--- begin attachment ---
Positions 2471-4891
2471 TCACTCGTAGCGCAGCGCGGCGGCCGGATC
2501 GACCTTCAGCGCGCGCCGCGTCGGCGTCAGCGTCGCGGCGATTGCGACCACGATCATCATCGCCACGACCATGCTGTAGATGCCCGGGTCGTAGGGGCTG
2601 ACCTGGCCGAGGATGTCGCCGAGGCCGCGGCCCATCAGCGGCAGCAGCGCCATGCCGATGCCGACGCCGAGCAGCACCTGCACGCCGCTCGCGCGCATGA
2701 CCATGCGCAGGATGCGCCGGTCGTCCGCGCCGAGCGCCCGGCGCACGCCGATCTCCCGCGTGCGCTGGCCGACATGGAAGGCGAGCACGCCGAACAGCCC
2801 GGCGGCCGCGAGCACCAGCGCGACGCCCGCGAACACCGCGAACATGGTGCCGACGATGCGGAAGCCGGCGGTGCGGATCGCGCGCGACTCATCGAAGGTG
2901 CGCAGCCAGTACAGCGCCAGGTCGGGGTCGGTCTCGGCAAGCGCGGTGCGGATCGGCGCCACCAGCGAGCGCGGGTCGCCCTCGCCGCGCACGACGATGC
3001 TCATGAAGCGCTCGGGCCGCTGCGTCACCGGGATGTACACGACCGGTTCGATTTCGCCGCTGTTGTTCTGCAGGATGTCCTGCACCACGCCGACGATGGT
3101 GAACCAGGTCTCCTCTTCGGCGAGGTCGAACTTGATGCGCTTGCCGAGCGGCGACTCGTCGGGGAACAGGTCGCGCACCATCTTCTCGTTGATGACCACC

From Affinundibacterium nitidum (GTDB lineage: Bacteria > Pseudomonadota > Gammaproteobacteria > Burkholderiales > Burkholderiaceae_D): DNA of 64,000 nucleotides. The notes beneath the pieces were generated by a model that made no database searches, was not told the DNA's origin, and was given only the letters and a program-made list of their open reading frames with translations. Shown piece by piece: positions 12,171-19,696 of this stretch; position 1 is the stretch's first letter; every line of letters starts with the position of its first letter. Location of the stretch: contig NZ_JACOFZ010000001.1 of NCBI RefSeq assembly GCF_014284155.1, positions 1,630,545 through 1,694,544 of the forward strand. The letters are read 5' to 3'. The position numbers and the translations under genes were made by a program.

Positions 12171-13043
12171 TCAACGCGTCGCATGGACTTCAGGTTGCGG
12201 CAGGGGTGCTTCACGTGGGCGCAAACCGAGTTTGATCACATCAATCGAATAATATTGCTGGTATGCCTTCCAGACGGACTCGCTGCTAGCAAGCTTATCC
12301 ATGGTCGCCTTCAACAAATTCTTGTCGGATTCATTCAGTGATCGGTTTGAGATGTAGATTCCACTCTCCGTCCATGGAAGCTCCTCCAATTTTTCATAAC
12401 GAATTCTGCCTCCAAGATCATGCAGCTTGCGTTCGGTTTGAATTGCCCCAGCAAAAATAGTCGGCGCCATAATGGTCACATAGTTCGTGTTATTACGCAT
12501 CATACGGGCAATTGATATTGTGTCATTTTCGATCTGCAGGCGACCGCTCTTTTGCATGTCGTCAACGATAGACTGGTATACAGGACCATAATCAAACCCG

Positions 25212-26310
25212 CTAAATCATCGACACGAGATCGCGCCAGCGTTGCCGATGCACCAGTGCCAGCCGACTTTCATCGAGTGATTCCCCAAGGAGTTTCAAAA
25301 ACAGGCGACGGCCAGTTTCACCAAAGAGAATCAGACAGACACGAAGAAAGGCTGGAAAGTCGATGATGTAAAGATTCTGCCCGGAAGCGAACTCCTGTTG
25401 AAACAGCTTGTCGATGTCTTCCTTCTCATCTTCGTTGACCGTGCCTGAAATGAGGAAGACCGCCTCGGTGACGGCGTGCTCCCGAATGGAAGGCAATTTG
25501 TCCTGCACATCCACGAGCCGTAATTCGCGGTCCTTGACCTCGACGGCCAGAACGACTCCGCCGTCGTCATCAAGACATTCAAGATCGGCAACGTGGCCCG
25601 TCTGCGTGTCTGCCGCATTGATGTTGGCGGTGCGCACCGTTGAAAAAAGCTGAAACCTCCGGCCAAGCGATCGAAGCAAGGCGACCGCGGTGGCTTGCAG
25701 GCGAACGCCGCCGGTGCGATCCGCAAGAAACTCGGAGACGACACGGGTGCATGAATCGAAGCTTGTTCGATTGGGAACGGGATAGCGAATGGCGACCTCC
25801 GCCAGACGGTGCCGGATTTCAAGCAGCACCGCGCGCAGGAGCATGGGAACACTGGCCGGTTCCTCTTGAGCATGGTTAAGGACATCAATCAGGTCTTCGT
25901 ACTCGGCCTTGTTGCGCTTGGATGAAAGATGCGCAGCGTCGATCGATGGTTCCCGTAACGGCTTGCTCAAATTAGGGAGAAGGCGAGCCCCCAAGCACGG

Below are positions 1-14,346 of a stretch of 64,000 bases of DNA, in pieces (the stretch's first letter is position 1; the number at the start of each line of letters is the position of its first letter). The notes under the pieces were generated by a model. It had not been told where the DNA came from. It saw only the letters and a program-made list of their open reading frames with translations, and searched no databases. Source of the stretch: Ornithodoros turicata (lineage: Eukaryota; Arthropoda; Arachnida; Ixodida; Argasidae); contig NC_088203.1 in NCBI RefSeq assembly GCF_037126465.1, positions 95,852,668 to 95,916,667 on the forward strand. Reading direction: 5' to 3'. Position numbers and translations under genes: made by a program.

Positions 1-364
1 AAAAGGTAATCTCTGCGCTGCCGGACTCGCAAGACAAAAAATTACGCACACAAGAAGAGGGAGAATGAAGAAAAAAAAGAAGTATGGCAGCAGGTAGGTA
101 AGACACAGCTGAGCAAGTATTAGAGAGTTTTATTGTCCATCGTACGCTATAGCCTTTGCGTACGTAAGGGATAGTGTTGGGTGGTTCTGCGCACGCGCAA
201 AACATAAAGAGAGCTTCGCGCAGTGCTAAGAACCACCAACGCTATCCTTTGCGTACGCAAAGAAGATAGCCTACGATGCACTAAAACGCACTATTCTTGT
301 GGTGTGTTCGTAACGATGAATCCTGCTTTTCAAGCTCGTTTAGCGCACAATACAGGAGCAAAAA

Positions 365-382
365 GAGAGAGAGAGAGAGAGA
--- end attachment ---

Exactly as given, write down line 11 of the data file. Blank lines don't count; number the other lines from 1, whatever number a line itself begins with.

Positions 12171-13043